Fig. 4. Distributions of modeled and observed seasonal surface elevation change over the Greenland ice sheet where annual mean surface temperature Tm < –23° C. (a) Model estimated amplitude of H(t); (b) amplitude from the linear-sine fit with 1 year frequency to the observed H(t) data from ERS-1/-2 for 1992–2000; (c) standard deviation from the observed H(t) data; and (d) amplitude from the linear-sine fit with three frequencies to the observed H(t) data.

Several methods are used to estimate the observed amplitude, for two reasons. First, the modeled amplitude is not symmetrical and is not well described by a seasonal sine function. As described by Zwally and Li (2002), owing to the highly non-linear dependence of the densification rate on firn temperature, the variation of the surface elevation change is not symmetrical during the year despite the use of a sinusoidal surface air temperature. Most of the compaction occurs in about 3 months during the hottest season while during the other period the surface continues to build up. Secondly, the observations have some significant interannual variations in elevation as a result of interannual variations in both temperature and precipitation (Zwally and Li, 2002).

Our standard analysis of the altimeter time series fits a multivariate linear and sine function to the H(t) time series to obtain the linear trend and the amplitude and phase of the seasonal cycle. The seasonal amplitude is shown in Figure 4b. Figure 4c shows the standard deviation of the measurements about the linear trend, which is an indication of the variability regardless of the seasonality. To attempt to match the asymmetry inherent in the modeled amplitude, we have performed a Fourier analysis of a 90 day averaged steady-state elevation time series, computed from the model, to derive the three frequencies with the highest power (containing 72% of the total power). We then make a multivariate linear and three-sinusoidal-frequency fit to the altimeter time series. Figure 4d shows the average of the amplitudes for the three sine terms from the fit.

In terms of the spatial distributions, comparisons between Figure 4a and b–d show the clear similarity between spatial patterns of the modeled and observed results. All diagrams (Fig. 4a–d) show that the magnitude of the variation systematically decreases from west to east and from south to north. The minimum amplitude occurs in approximately the same north-central location in all figures.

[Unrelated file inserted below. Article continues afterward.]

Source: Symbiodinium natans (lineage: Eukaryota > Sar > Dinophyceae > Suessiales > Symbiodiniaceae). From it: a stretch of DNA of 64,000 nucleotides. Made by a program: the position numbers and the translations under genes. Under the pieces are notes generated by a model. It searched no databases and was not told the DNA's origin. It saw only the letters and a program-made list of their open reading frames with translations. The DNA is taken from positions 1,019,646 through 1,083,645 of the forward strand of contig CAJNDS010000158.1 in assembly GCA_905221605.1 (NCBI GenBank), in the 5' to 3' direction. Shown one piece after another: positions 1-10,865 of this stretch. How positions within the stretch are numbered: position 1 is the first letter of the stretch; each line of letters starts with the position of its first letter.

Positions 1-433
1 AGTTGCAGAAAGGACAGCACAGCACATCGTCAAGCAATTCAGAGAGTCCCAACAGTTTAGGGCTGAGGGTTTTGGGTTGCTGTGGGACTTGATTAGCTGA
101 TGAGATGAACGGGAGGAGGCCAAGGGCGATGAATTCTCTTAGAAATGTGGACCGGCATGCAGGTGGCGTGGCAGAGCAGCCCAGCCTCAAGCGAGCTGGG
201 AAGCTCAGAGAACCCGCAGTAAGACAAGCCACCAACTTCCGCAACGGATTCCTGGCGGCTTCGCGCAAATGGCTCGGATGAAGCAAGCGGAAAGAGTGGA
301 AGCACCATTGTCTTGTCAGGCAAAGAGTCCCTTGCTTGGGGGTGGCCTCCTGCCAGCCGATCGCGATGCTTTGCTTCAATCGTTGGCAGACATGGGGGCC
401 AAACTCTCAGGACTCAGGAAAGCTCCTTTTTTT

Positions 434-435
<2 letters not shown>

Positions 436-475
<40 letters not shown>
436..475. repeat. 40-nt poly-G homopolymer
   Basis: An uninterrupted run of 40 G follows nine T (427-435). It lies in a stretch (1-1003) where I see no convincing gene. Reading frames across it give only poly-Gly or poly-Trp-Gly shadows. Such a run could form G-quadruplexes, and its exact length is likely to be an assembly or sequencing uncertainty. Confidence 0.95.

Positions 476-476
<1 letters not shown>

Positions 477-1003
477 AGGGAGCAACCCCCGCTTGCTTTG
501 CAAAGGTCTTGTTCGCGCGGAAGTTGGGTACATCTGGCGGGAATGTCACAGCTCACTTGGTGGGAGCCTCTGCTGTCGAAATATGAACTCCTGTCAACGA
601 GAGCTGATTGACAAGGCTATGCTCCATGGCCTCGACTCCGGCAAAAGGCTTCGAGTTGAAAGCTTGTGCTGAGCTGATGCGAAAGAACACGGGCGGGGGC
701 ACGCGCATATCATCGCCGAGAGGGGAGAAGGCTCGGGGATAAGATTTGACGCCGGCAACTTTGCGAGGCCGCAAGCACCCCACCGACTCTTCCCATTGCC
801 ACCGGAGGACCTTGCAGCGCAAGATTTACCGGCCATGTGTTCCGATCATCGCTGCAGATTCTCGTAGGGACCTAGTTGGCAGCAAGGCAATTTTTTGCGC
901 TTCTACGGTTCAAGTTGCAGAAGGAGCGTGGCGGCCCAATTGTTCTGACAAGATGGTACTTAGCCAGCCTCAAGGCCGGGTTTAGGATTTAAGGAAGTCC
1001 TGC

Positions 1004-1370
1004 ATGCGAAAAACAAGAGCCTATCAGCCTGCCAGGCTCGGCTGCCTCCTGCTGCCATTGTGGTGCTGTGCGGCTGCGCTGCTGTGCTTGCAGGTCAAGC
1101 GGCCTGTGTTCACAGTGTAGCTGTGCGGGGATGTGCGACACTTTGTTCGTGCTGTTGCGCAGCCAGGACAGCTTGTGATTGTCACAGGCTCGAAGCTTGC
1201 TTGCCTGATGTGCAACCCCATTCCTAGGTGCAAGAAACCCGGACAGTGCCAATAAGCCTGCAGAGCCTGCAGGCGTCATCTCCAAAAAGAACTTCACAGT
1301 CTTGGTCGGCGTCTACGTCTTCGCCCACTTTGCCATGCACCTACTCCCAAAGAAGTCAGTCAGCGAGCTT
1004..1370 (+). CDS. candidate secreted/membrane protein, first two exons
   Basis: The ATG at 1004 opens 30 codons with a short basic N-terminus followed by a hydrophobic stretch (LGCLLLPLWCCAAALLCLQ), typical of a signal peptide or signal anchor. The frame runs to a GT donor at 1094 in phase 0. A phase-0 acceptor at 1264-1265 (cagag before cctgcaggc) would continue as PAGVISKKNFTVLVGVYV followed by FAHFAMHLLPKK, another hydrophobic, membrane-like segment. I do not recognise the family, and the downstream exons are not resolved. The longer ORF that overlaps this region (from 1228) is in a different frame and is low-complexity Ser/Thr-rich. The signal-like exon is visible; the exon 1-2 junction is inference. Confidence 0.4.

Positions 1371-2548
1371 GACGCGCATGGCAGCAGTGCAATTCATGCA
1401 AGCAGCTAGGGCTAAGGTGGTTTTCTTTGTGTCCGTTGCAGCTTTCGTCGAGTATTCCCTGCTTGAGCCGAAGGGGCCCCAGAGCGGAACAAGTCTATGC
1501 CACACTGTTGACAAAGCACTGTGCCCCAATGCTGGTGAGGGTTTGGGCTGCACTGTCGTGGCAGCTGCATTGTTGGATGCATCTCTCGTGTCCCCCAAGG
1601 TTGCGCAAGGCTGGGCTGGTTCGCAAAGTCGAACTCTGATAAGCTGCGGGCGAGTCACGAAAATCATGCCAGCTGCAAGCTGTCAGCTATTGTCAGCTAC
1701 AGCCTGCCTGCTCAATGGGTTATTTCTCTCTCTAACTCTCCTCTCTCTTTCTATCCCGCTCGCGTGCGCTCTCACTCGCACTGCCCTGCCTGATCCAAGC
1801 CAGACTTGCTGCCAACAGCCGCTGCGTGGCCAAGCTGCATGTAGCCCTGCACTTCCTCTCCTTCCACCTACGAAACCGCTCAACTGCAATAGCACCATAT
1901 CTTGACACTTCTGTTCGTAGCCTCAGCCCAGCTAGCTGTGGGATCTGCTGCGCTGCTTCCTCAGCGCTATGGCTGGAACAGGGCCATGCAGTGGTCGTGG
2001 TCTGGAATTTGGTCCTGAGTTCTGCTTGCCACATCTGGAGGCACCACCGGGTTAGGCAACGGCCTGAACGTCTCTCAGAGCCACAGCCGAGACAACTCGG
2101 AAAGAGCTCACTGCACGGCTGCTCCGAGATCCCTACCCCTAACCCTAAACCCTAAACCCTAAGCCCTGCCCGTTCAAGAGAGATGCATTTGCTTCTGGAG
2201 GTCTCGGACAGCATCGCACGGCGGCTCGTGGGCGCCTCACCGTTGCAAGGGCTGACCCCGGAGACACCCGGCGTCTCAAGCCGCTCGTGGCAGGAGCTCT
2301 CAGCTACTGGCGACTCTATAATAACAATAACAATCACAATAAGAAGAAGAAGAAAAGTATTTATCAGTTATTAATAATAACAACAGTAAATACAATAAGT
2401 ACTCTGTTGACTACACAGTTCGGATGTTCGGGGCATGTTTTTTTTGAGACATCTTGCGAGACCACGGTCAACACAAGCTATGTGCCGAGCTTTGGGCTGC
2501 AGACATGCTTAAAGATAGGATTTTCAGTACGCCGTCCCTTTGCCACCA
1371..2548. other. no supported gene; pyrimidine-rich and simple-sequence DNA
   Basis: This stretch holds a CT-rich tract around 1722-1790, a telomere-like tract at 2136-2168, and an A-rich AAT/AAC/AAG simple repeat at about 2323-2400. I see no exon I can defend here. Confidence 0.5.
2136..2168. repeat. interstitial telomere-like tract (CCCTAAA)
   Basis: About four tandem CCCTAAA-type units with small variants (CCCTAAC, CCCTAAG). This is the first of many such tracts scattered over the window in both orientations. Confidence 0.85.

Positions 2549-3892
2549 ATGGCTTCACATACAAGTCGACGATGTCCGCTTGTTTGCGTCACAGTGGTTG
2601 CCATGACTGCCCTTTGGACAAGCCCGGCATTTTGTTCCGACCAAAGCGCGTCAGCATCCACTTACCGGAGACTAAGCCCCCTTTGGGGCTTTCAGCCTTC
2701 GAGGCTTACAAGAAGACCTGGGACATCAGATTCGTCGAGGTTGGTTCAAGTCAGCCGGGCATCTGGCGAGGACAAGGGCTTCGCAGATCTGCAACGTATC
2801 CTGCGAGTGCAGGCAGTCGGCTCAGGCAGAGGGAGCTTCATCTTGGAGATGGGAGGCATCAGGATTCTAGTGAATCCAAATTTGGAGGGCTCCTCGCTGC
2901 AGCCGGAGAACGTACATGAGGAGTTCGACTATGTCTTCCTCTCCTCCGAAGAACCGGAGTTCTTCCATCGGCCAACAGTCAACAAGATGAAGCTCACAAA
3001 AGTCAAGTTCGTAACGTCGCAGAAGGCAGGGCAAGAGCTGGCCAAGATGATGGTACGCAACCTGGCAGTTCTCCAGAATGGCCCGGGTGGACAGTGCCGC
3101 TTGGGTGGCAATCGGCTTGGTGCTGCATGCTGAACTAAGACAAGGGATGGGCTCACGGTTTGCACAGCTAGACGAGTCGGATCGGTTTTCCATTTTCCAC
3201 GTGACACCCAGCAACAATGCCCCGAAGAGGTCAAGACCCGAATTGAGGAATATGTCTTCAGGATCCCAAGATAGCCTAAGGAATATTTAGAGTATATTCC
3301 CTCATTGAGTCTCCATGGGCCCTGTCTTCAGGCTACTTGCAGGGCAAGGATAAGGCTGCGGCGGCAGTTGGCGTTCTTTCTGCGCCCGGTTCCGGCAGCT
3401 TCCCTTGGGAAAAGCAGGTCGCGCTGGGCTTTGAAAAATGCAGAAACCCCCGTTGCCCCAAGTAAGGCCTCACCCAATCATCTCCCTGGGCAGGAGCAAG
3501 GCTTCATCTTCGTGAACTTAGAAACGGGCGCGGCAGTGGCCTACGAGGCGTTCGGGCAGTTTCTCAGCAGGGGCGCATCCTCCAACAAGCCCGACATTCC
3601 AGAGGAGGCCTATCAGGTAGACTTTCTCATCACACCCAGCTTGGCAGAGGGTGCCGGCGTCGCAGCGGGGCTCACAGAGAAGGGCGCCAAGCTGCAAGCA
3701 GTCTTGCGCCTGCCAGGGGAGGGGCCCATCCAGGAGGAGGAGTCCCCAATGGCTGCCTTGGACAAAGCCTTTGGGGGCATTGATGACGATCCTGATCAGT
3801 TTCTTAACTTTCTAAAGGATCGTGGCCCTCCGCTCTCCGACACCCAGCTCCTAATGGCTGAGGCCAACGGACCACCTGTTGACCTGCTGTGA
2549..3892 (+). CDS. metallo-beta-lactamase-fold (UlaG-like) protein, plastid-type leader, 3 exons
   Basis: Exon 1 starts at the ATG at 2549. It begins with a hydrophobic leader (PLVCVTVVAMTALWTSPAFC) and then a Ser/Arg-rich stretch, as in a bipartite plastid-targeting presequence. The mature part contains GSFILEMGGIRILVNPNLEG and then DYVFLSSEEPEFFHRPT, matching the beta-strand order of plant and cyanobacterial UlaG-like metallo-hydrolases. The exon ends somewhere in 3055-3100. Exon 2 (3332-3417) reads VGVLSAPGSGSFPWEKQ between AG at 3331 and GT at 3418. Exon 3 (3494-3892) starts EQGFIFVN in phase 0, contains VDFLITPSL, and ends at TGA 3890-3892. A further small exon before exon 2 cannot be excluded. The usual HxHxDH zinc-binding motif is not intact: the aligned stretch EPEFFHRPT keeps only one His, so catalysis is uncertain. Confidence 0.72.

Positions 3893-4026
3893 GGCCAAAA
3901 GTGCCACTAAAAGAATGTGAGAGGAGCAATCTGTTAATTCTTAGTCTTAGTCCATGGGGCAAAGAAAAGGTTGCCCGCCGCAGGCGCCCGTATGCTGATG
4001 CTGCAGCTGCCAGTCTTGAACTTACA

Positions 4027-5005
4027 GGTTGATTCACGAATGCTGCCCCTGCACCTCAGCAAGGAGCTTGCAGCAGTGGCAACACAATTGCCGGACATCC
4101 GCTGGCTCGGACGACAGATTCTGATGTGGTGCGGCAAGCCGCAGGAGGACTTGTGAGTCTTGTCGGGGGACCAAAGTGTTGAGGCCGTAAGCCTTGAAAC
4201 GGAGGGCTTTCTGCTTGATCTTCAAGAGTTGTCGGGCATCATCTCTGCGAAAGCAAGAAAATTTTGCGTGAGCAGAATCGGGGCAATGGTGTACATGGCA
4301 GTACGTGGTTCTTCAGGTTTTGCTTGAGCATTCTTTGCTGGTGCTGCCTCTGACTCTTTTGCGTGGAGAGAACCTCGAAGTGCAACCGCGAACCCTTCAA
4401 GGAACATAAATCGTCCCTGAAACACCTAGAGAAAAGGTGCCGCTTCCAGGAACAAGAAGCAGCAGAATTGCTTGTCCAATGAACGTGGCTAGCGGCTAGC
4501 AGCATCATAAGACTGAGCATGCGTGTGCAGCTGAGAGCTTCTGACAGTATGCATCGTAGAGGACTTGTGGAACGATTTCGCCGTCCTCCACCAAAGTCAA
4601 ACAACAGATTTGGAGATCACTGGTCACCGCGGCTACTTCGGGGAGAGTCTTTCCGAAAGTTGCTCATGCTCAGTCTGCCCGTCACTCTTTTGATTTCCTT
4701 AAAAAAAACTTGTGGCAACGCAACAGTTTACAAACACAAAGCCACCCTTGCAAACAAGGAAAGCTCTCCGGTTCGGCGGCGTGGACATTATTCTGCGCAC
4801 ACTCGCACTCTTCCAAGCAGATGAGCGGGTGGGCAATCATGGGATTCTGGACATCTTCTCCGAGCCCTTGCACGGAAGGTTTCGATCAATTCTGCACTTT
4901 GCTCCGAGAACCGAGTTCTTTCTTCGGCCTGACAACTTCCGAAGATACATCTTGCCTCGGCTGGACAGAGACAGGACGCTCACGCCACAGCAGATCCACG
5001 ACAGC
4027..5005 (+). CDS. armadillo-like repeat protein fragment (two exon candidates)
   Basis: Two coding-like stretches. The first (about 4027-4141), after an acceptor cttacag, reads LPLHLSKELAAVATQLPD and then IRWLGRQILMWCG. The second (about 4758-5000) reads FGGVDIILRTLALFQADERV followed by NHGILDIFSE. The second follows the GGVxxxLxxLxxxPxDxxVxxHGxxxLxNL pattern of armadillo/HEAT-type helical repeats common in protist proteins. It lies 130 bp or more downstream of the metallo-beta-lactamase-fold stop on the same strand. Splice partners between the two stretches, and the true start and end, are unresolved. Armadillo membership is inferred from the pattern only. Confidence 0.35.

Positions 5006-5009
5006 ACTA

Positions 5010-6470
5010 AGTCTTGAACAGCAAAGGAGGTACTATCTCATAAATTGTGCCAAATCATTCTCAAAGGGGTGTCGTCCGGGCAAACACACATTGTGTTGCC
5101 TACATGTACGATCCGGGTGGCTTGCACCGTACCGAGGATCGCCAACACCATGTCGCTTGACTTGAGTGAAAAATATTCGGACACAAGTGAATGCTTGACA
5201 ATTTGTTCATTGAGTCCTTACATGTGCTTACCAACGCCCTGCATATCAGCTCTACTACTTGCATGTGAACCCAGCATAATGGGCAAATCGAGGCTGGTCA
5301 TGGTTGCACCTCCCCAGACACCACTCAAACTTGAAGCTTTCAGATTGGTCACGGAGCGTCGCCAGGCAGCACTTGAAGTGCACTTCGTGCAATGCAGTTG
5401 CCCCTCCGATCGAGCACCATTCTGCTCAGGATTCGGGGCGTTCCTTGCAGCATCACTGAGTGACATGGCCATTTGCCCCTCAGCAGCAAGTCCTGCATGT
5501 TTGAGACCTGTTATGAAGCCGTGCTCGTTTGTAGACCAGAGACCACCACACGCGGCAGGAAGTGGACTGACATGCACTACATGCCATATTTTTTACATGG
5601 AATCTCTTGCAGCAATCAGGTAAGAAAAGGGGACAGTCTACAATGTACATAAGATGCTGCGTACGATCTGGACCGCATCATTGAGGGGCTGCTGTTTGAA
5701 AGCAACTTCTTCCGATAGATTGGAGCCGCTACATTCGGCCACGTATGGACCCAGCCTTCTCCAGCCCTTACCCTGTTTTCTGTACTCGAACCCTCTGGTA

Correlations between the modeled amplitudes and the three estimates of the observed amplitudes for all the grid-points are shown in Figure 5a–c. The lowest correlation (R = 0.29) is given for the amplitude of the linear-sine fit with 1 year frequency (Fig. 5a), and the slope of 0.45 is the smallest. The best correlation with the model is given by the standard deviation of 0.84 in Figure 5b. However, the values tend to be larger than the model (slope = 1.5), especially toward the southwest, perhaps due to the inclusion of interannual variability in the standard deviation calculation. Although the correlation (R =0.66) for the three-frequency fit (Fig. 5c) is lower than for the standard deviation, the agreements of the spatial patterns and the magnitudes of the amplitude with the model appear better for the three-frequency fit (slope = 0.7). Also for the three-frequency fit, the values in the southwest corner are in better agreement with the model, in contrast to the rather anomalous values there for both the single-frequency fit and the standard deviation in that region.

Fig. 5. Comparison between model-derived amplitude of H(t) and radar-altimetry (ERS-1/-2) observed: (a) amplitude from the linear-sine fit with 1year frequency, (b) standard deviation, and (c) amplitude from three-frequency linear-sine fit to the H(t) data, during 1992–2000 for the region of the Greenland ice sheet where the annual mean surface temperature Tm < –23° C. The solid line is the best linear fit, together with the correlation coefficient R and slope as indicated.

5. Conclusions

The primary purpose of this analysis is to extend our previous model and data comparison from the summit region over the mostly dry-snow zone of Greenland. Although the agreements in pattern and magnitude between the model and observations are good, the approximations made in the model may account for some of the residual differences. First, the interannual variability in both accumulation and temperature was excluded due to lack of data on these variables. There is also the assumption that the accumulation is evenly distributed throughout the year. And, as shown in Zwally and Li (2002), inclusion of the diurnal temperature variation in summer increases the amplitude somewhat and would therefore increase the slope of the three-frequency fit toward unity.

In both the model and the observation, the magnitude of the seasonal amplitudes decreases from west to east and from south to north, dominated by both the accumulation and surface temperature distributions. The agreement reconfirms the importance of firn densification in the interpretation of short-term variations observed by altimeter measurements.